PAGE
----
February 20, 2023
Being able to record at home is crucial for many modern musicians. But when you're crammed into a closet or a tiny bedroom, it can be hard to figure out an effective layout. Fortunately, with a little creativity, you can organize your home studio in even the tightest spaces. Here are a few tips to get you started.
The first step in organizing your small studio is to assess your needs and create a plan. Write down the gear you have, the gear you want, and the gear you can do without. Whether you need room for instruments, acoustic treatment, desk(s), control surfaces, keyboards, or guest seating, get it all on paper. Prioritize essential items and determine where they will best fit into your space. A simple diagram on paper works here but if you want to go whole hog with AutoCAD or a 3D sketcher, that's up to you! The real point is to do some planning.
You can think of a small recording space like a spaceship or airplane. You could also just think of it like a tight recording space and take a cue from mobile recording trucks. In all those cases, operators sit in one spot and reach everything easily. The machine interface is organized around the workflow, including the order in which things typically get done. Thinking of your studio as one coherent machine like this can really help you fit into a small space and perhaps even make you more efficient than in a bigger room.
When you're dealing with limited space, it’s important to use every inch wisely - including vertical space. Invest in shelves or wall mounts so you can take advantage of higher spaces for storage or equipment placement (just be sure you don’t put gear you need to access often out of reach). Wall mounts are great for keeping guitars out of the way when not in use, for example. Shelving units are perfect for storing sheet music, books, extra cables and cords, microphone stands, and other small items that don’t require much room but still need easy access during sessions.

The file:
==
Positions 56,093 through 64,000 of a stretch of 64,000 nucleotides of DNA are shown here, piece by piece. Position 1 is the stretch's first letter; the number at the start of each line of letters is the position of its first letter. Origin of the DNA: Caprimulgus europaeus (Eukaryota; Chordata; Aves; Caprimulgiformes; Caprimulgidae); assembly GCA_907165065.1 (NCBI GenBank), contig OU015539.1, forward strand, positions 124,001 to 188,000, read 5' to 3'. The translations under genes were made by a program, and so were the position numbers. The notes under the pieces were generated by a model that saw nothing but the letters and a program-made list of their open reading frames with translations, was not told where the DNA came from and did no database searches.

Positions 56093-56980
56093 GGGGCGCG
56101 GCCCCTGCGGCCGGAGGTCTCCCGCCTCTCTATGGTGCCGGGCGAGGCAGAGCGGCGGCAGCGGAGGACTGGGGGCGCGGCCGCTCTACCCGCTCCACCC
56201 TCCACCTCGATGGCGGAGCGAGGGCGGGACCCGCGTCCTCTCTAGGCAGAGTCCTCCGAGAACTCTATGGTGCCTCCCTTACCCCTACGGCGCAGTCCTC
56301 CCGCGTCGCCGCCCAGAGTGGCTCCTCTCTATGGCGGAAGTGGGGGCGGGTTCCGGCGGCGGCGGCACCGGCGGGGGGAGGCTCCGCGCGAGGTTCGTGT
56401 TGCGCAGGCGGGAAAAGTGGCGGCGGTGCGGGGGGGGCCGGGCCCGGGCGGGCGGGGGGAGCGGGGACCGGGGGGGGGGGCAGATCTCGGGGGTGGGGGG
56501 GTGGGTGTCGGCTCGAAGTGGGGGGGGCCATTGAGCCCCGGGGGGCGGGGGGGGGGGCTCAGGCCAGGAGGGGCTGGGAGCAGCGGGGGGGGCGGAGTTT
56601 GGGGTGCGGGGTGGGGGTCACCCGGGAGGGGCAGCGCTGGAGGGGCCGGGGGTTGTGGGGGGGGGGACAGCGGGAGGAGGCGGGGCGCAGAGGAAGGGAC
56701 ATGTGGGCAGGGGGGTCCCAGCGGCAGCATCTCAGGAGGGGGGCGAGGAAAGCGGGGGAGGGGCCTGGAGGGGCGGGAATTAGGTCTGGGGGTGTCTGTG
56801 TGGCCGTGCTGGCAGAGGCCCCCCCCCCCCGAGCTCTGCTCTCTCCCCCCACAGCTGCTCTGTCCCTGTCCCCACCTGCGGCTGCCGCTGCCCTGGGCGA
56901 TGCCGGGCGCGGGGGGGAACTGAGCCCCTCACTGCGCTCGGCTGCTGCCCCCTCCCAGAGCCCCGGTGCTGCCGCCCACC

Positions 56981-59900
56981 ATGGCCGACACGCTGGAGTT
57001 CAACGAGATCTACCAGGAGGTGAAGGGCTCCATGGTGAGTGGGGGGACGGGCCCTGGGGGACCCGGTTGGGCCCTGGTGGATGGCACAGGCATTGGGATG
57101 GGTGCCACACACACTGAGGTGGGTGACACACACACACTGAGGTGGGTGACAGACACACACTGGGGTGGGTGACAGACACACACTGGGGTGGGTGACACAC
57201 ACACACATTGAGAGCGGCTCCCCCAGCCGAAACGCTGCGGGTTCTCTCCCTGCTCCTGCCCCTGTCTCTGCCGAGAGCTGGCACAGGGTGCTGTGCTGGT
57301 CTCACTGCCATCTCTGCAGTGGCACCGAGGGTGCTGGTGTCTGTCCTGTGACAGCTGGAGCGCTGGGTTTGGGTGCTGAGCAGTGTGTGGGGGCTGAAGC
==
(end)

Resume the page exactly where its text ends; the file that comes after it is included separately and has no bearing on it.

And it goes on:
Another way to make the most out of a small space is to make use of multi-functional items like desks that double as shelves or seating areas that also act as storage containers. Look for pieces like these that can do double-duty to maximize space while also providing functional pieces for your studio setup. It may take some time and research but there are plenty of options available that won’t break the bank!
Using modular equipment is a great way to save space in your home recording studio. Modular gear can be customized to fit your specific needs and can be easily reconfigured or added to as your setup evolves. This allows you to add or remove components as needed without having to reorganize your entire studio.
High-quality cables and smart cable organization can be a lifesaver when organizing a tight recording space. In a big space, you may get away with stuffing cables behind a desk but in a small space, a rat’s nest can eat up space (and tangles are more likely to cause problems when things are close). Whether it’s expensive organizers like conduits or fancy cable runs, or whether you just use Velcro or twist ties, get those cables wrangled. For inspiration, open up a well-built PC. Notice how many components pack in a tight space when cable runs look professional.
While you’re at it, high-quality, balanced cables are a wise choice in small studios. That’s always the case, but since things are closer, interference is a bigger issue. And since everything is tight, replacing bad cables may be more of a pain.
Many creatives are also clutter bugs. No judgment there, but in a small space, that habit gets out of hand fast. In a small studio, try to eliminate clutter like extra paper, coffee cups, tchotchkes, and anything else not directly related to the work. Furthermore, keep things as sanitary and dust-free as possible with regular cleaning sessions.
Making the best of a tight situation may not always be ideal, but with a little effort, a small home studio can actually be a joy to work in. You may even find that you don’t miss the bigger spaces. Even if you do, the organizational skills you learn from recording in a small room will serve you when you move to a larger space too!
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